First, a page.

All the flavour, none of the fuss - my kind of recipe.
If you really want to keep things super-easy you can eat the roasted new potatoes and duck legs as they are with a crisp green salad – or alternatively whip up a quick redcurrent and wine sauce as I have done here and serve with some buttered cavalo nero. Delicious.
- 1 large duck leg per person (or more if they’re a bit skinny)
- Five spice powder
- Salt and black pepper
- New potatoes, whole unpeeled
- 1 onion, finely chopped
- 1 clove garlic, crushed
- 2 Tablespoons redcurrant jelly
- Large glass of red wine
- Teaspoon balsamic vinegar
- 1 tsp fresh thyme
- Cavalo Nero (or kale) thick/woody stalks removed
Start by throwing your new potatoes into a high sided baking tray or lasagne dish with just a tiny drizzle of olive oil (the duck will provide more than enough fat to keep them from sticking) and plenty of salt and fresh black pepper. Next season your duck legs with a little five spice powder, salt and pepper, then place on a wire rack above the potatoes. Alternatively use some metal bbq skewers as I did. Don’t worry if the duck touches the potatoes a little.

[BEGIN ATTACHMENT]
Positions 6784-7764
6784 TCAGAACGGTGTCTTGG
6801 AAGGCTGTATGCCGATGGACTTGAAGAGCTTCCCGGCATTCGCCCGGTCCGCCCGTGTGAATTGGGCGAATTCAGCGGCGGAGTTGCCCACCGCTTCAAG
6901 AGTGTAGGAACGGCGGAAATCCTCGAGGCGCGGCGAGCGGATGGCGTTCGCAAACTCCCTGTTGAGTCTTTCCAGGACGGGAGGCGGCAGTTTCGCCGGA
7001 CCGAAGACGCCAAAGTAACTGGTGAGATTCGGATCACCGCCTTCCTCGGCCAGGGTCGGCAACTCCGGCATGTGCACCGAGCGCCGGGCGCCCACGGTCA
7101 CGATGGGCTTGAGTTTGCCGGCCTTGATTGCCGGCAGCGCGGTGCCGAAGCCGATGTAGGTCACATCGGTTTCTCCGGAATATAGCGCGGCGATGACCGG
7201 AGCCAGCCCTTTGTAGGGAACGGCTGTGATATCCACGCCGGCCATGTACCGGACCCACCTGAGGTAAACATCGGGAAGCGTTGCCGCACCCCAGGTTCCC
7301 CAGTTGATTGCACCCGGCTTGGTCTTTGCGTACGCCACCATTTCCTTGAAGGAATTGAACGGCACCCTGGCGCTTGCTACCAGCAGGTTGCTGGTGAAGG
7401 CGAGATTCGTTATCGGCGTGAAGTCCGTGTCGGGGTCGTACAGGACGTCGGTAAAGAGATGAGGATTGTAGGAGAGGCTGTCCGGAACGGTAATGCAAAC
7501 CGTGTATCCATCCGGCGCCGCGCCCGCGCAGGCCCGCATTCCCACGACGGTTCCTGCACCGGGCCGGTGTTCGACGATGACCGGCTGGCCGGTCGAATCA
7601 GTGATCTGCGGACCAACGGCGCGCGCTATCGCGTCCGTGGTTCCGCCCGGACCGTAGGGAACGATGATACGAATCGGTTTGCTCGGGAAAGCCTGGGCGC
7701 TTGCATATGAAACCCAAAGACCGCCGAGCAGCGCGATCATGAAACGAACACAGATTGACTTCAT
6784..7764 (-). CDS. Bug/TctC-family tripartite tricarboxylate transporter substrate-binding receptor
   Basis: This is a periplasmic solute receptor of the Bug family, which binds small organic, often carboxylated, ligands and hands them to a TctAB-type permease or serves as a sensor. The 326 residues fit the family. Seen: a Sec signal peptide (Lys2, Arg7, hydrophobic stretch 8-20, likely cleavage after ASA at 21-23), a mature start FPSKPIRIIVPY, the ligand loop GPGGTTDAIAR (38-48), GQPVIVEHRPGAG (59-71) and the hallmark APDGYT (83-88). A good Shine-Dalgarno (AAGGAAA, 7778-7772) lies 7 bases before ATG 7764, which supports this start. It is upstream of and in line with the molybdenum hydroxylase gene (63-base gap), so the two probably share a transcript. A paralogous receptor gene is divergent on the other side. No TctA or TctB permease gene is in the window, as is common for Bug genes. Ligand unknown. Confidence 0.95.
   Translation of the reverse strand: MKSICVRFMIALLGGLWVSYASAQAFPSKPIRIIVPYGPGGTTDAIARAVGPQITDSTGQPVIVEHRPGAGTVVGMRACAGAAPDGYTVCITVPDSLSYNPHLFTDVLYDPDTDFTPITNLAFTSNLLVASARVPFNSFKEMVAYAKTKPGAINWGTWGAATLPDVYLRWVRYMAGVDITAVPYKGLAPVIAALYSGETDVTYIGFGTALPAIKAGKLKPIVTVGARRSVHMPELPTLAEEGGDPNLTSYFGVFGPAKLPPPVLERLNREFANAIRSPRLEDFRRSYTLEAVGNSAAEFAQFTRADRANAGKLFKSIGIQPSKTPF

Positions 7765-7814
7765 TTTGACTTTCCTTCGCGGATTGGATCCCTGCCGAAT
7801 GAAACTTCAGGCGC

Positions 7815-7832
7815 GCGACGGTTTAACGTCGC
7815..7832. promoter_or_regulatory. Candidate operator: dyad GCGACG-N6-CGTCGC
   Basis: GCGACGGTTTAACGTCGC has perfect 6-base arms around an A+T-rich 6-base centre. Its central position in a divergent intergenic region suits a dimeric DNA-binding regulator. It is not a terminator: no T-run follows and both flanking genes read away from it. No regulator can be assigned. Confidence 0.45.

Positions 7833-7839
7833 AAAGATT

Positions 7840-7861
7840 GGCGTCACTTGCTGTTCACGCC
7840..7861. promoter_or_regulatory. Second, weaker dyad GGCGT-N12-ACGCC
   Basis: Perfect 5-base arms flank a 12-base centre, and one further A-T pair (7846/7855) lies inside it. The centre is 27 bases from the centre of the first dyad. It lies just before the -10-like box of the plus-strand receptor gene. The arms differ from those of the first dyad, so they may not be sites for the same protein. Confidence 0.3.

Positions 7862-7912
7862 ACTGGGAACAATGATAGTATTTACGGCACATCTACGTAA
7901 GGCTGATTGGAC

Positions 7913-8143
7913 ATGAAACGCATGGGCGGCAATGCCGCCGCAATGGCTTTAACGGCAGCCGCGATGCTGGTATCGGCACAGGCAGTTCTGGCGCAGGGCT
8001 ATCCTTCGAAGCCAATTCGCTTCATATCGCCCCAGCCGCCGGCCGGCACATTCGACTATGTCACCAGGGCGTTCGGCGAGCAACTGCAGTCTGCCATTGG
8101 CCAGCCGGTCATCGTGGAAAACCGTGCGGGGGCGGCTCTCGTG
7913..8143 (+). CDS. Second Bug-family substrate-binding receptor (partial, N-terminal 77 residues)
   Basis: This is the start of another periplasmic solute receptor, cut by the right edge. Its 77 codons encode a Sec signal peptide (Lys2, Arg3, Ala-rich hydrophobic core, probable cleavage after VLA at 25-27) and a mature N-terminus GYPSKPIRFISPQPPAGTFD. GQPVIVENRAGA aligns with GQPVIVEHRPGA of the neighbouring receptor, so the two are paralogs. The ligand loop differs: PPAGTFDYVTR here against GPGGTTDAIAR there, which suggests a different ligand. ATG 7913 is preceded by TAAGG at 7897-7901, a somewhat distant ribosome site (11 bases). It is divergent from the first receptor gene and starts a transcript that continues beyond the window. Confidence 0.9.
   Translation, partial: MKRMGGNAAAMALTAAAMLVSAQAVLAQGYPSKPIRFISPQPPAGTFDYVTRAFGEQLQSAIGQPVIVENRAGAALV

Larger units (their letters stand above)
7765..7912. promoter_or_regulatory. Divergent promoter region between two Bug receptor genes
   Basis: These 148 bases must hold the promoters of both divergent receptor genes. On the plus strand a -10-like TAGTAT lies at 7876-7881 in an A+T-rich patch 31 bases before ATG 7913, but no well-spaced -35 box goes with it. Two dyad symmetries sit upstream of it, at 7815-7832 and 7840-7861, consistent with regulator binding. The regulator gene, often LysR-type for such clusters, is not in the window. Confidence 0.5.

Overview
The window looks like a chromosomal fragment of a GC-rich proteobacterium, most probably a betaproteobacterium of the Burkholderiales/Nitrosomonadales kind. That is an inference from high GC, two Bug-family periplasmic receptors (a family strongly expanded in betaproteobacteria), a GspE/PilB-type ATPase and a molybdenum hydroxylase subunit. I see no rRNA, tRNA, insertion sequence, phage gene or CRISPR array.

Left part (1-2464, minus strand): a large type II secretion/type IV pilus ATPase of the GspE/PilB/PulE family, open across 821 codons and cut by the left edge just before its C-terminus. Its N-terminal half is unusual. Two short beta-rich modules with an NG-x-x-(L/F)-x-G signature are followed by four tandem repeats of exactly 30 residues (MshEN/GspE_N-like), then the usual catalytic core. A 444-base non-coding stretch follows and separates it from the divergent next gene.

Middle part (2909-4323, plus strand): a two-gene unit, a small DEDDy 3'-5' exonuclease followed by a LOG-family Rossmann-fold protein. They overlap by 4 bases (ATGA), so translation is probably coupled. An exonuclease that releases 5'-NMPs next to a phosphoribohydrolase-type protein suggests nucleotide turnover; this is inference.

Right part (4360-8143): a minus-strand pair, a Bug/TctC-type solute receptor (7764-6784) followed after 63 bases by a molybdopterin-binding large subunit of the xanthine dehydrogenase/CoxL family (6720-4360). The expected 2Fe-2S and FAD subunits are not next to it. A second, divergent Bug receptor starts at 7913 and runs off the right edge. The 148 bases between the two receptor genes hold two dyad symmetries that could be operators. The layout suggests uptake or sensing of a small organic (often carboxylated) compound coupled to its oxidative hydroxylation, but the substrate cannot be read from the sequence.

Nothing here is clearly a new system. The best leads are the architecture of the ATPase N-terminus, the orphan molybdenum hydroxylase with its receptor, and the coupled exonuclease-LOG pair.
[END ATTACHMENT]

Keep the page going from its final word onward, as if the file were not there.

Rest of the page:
Fry the chopped onion in the duck fat until soft then add the garlic and thyme, cook for another minute or so, then deglaze the pan with the wine. Once reduced slightly add the redcurrant jelly, thyme and balsamic and cook until dissolved, bubbling and thickened. Season to taste and finish with a large knob of butter to give a nice shine to the finished sauce.
I usually put the cavalo nero on to steam while I make the sauce (roughly 5 minutes), but if it’s your first time making it then feel free to make the sauce first and keep warm before you put the cabbage on to cook.
Simply arrange on a plate and spoon the sticky sweet sauce over the side of your duck, being careful not to fully smother the skin as this will undo all the hardwork you’ve dojne getting it delicious and crispy!
I paired this with a ferociously tart Cantillion Kriek which was fantastic at cutting through the richness and sweetness in the dish, but many might find it a bit too overpowering. If you’re looking for something a bit more approachable to match with this dish then a bottle of Liefmans Kriek (available in many supermarkets) would work very well, or alternatively a Flemish sour brown ale such as Rodenbach or Duchesse de Bourgogne – which would certainly bring out the sweet and sour character of the balsamic, redcurrant and red wine sauce.